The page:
Notice how the brush dragged in a straight line. This is because of where you clicked. If you click inside the brush, it will move wherever you drag it. But if you click outside the brush, the way it resizes varies depending on where you clicked.
The picture below simplifies what I just said above; it shows you what spots to click for the results you want.
Basically, if you click outside the straight edge of a brush, it will only let you resize it on that direction. But if you click outside the corner of a brush, you have free reign over both edges on that corner.
Experiment with this a little until you get the concept. This also applies to many-sided brushes. Make sure you understand this concept, because things are about to get interesting.
Make your brush 8-sided. (Ctrl + 8 or go to the brush menu and choose 8 sided.) You will see this:
This creates rather interesting dragging - you now have to carefully watch where you click. Here is what the 'drag zones' look like:
That's proabably very scary and confusing. Let me illustrate it. Look at the picture below - click inside the red circle and drag where the arrow shows (You won't make it all the way):
If your grid view moved, press Ctrl + tab three times to get back to the same view on the selected brush.
What happened? You should now see this:
It would appear that one of your brush faces has just disappeared! This is quite useful for making architecture and other tasks. However, there is something important you must remember:
That brush face has NOT disappeared!
It is still there, and GTKRadiant has not lost track of where it is. This can cause random errors like "SV_SetBrushModel: NULL" if you don't take care of it. The only fix is to run a brush cleanup.
To help the example along, deselect the brush (ESC key).
Run a brush cleanup (this button):
When you have run the cleanup, you will see a message in the console, and you will also see that the brush has been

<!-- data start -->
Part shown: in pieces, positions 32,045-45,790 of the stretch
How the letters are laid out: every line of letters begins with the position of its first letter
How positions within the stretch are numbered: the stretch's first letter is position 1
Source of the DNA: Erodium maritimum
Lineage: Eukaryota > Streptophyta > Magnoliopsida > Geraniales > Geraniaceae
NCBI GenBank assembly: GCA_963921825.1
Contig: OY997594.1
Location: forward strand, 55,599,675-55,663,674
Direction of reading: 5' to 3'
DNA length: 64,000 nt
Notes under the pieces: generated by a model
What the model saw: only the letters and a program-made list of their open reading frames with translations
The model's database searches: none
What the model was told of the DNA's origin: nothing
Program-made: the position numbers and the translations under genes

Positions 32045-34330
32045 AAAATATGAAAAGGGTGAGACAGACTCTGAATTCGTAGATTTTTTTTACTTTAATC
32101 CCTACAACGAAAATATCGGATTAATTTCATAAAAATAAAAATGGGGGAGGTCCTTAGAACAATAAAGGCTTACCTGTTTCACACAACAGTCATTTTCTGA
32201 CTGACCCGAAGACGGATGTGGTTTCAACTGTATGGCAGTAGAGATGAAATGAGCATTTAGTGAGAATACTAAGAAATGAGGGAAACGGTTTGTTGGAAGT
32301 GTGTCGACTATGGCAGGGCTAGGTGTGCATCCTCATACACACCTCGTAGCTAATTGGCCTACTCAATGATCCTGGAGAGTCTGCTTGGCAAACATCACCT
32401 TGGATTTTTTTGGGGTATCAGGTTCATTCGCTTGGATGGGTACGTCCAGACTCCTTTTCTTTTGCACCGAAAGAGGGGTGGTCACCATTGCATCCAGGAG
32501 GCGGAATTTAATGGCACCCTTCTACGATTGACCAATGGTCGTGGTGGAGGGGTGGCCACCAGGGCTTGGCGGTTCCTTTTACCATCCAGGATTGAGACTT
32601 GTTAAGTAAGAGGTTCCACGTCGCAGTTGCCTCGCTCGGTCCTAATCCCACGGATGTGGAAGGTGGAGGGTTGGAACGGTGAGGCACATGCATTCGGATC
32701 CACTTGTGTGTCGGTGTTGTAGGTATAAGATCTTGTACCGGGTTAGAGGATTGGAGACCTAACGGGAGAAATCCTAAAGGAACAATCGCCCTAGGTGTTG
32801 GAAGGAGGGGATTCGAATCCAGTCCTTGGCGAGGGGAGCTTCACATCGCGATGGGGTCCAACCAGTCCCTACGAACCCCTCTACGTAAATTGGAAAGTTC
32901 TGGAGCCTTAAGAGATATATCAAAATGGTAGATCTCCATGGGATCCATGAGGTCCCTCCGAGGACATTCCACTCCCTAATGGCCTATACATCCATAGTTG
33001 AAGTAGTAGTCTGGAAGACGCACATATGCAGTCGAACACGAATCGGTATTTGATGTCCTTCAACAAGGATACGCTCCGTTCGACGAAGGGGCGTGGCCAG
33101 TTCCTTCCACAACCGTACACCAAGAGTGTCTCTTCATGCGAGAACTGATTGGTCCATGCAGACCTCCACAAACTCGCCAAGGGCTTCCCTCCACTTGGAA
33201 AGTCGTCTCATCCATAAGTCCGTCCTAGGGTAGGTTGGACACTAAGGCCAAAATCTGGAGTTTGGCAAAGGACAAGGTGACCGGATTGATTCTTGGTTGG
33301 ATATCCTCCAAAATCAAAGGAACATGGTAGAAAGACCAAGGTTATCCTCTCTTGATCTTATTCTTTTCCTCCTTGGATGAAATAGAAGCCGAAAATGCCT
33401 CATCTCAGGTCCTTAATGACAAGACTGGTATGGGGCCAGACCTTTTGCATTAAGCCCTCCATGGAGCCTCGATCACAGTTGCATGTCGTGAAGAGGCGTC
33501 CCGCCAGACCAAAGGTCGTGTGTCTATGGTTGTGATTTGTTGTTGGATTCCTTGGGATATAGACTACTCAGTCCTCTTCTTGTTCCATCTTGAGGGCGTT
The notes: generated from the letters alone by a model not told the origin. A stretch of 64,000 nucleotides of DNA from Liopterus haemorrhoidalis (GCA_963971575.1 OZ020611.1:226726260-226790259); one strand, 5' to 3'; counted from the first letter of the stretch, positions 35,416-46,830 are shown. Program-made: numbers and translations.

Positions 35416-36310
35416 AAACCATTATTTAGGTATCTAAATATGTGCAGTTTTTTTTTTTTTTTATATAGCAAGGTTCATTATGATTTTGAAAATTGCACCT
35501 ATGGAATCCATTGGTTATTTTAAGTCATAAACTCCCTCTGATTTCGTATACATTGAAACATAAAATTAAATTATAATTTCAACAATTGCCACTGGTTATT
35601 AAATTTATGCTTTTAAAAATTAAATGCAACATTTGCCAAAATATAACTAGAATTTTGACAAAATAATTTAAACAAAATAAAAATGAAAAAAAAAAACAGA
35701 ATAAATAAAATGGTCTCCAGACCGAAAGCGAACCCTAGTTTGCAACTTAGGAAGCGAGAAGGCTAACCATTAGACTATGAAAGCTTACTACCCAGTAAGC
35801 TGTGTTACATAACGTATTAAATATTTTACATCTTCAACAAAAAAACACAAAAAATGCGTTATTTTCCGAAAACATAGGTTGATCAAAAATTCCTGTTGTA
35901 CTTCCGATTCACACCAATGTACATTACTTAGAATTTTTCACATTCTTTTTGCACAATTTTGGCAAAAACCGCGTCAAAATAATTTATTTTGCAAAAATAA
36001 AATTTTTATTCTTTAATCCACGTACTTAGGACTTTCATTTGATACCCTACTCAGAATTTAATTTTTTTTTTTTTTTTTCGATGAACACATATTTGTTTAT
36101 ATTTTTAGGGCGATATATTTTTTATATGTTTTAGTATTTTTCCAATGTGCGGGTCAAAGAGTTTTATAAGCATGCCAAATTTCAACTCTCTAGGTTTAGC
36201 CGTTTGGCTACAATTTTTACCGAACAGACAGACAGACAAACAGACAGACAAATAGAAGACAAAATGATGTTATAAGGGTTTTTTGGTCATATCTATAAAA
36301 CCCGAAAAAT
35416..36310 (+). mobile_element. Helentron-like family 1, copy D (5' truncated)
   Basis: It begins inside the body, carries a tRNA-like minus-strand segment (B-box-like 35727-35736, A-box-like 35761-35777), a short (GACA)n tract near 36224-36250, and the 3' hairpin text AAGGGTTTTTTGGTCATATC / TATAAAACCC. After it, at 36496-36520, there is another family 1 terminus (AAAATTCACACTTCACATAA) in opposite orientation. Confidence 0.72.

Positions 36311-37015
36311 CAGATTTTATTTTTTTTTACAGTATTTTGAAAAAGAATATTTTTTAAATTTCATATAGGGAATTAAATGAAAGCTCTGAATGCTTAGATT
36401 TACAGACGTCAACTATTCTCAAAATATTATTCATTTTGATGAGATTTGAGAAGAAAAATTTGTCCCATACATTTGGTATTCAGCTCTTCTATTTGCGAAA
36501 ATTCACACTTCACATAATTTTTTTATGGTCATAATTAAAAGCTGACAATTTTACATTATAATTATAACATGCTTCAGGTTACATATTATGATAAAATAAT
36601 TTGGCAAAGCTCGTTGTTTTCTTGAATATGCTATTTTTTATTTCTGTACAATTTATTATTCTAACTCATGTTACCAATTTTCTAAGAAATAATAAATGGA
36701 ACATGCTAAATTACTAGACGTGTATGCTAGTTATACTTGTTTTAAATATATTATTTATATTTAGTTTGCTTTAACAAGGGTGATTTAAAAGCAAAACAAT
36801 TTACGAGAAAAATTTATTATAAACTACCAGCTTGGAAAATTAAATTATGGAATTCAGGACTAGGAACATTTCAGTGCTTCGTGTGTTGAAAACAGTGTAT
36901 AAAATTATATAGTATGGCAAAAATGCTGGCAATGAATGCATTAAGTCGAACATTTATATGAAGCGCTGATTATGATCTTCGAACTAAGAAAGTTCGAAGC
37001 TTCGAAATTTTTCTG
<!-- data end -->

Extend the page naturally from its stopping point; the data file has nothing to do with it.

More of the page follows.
The brush was reselected to tell you what brushes were changed, and the message in the console "1 invalid/duplicate planes removed" tells you that it found one invalid or duplicate plane. In our case, it was an invalid plane, and Radiant will no longer remember it.
This tutorial really doesn't say much about brush resizing and all. Sorry about that, but it's best learned on your own. Good luck getting it down. I know you will, given time. It took me a while.
As a final note on resizing and moving brushes: make sure you remember you have three different axes you are dealing with. Use your 3d view to know what it looks like and all is well.
This will be a simple tutorial on entities. I will be writing an advanced entities tutorial and a scripting tutorial, hopefully within a week or two. Hang in there!
So, to start, let's define what an entity is. In Quake III, an entity is anything that creates interractivity between the players and the map. For instance, spawn points are entities. They tell the game where you can spawn into the game when you first join or after you have died. Also, the spectator position and angle is entity controlled. Guns, ammo, force boons, doors...they're all entities.
So, we're going to start with the very basics and do some simple things for now.
If you're going to use entities, you need to know how to make them first. This is really simple. Just find the location on the grid you want to create an entity at, right-click on the grid, and you will see this menu pop up:
Don't be intimidated by the long list. This is where the (limited) power Q3 has is stored. You'll find out as we go along. Everything is categorized by what it does, so it's not very hard to understand. For now, we'll make an 'info_player_deathmatch'.• Right-click in the grid view
You should see a pink box/rectangle appear on the grid view, centered where you had right-clicked. If you can see it in the 3d view, you will see a pink rectangle, taller than it is wide. This entity is the exact height of a player. This is because an info_player_deathmatch entity acts as a spawn point in FFA mode. A player will spawn here when they join the game or die. You can have as many of these as you like in a map, and the more the better. JA servers can hold 32 players, and you don't want any spawn frags. Granted, most servers won't have 32 players on it at once, but still, it's a good idea to plan for it.